SLOB Is Not An Unrealistic Platform Performance Measurement Tool – Part II. If It’s Different It’s Not The Same.

In Part I of this series I discussed the concept of “Mindless I/O” and contrasted Orion I/O testing to SLOB.

Some time has passed since that post and a lot of folks have been studying their systems using SLOB. Others have been motivated to prove that the differences between SLOB and Orion are moot. I’m OK with that because I use both of them and a large array of other I/O tools (fio, bonnie, etc,etc).

Test Single Block Random Reads With SLOB And Call It A Day
There is something I’d like to quickly point out about SLOB.

My return to the rat race…

I mentioned on Twitter recently that I’d started a new job, which was greeted with some amusement. Some of my friends in the Oracle community have spent the last 4 years ribbing me about being “unemployed”. For those that don’t know the story, I was never unemployed. I am an employee of my own company, which paid me for the last 4 years. I spent that time representing the Oracle ACE Director program at conferences around the world, doing some teaching for Oracle University, but most of the time was spent at home, on my computers playing with Oracle technology , writing about it and answering questions about it. I had no serious intention of joining the rat race again in the foreseeable future, but at the same time I would never say never…

Advertorial: upcoming appearances

I’ve got a few speaking commitments in the next few months, which might be of interest to you:

Planboard DBA Symposium

This conference is held in Utrecht, NL on the 12th of June. Some of the speakers include: Alex Nuijten and Rob van Wijk. I’ll be presenting about multiblock reads, and try to explain some of the differences which where silently introduced with Oracle version 11.

Prometheus…

Let me start by saying, I’m a big fan of all the Alien films, even Alien 3, which seems to be the least liked. Having said that, if someone said I had to pick one it would always be Alien. I watch that film several times a month. :)  Ridley Scott is renowned for being uncompromising, so I went into Prometheus with some seriously high expectations, which always worries me as it kinda sets you up for a fall…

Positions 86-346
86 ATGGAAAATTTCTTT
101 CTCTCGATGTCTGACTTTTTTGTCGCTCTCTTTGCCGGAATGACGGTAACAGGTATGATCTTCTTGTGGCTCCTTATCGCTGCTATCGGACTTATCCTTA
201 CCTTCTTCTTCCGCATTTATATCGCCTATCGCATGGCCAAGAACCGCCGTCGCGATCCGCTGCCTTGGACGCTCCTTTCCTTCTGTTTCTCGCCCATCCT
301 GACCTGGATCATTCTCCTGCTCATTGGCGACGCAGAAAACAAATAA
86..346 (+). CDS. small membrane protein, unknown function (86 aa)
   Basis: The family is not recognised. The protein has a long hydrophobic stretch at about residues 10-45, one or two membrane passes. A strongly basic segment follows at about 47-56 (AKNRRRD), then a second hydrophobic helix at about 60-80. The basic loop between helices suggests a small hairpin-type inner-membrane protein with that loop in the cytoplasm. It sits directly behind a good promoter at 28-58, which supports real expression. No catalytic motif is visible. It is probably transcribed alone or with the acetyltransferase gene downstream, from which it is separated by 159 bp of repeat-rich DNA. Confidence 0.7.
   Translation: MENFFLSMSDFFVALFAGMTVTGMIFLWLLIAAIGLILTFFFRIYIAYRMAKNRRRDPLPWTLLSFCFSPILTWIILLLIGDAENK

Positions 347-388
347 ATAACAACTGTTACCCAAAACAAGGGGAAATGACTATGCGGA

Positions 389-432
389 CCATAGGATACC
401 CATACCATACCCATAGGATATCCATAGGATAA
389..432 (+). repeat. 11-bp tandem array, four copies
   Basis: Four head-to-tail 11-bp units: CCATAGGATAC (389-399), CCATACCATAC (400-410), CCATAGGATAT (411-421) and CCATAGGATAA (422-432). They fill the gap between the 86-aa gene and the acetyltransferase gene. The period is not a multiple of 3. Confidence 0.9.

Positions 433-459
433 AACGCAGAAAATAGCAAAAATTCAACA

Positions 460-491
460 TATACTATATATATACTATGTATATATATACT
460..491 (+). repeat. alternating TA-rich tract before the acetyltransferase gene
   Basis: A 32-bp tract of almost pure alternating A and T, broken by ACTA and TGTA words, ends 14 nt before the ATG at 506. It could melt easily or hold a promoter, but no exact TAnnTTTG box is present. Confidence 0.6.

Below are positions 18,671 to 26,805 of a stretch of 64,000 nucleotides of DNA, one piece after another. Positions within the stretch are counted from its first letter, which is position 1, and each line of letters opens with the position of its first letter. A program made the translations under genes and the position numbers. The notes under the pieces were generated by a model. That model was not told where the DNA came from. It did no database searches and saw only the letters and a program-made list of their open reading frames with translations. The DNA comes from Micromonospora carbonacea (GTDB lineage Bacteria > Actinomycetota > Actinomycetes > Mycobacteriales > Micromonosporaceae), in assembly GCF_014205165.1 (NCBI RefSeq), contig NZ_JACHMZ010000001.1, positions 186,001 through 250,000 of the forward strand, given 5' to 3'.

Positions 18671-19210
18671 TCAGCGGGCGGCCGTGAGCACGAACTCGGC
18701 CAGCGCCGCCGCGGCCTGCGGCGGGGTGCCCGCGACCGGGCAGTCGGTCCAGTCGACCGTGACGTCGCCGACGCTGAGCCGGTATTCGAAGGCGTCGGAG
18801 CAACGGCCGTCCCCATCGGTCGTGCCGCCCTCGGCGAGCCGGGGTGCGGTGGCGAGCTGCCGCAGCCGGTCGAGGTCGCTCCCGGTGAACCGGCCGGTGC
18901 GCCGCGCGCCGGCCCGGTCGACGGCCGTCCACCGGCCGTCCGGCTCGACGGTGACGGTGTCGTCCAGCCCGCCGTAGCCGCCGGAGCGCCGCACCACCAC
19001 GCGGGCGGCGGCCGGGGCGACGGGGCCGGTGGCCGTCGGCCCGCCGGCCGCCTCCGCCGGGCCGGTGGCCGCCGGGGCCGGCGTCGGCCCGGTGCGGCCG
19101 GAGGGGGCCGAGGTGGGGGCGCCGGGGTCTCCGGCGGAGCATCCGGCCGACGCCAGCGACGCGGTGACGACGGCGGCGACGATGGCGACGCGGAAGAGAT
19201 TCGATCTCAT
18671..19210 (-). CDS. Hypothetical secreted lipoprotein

The opening sequence of Prometheus is quite possibly the most beautiful thing I’ve ever seen on film. As I watched it I thought it was probably worth the £6 just to see that on a big screen…

Reverse Path Filtering and RAC

This is a quick note about reverse path filtering and impact of that feature to RAC. I encountered an interesting problem recently with a client and it is worth blogging about it, with a strong hope that it might help one of you in the future.

Problem

Environment is 11.2.0.2 GI, Linux 5.6. In a 3 node cluster, Grid Infrastructure (GI) comes up cleanly in just one node, but never comes up in other nodes. If we shutdown GI in first node, we can start the GI in second node with no issues. Meaning, GI can be up in just one node at any time.

System Admins indicated that there are no major changes, only few bug fixes. Seemingly, problem started after those bug fixes. But there were few other changes to the environment /init.ora parameter change etc. So, the problem was not immediately attributable to just OS changes.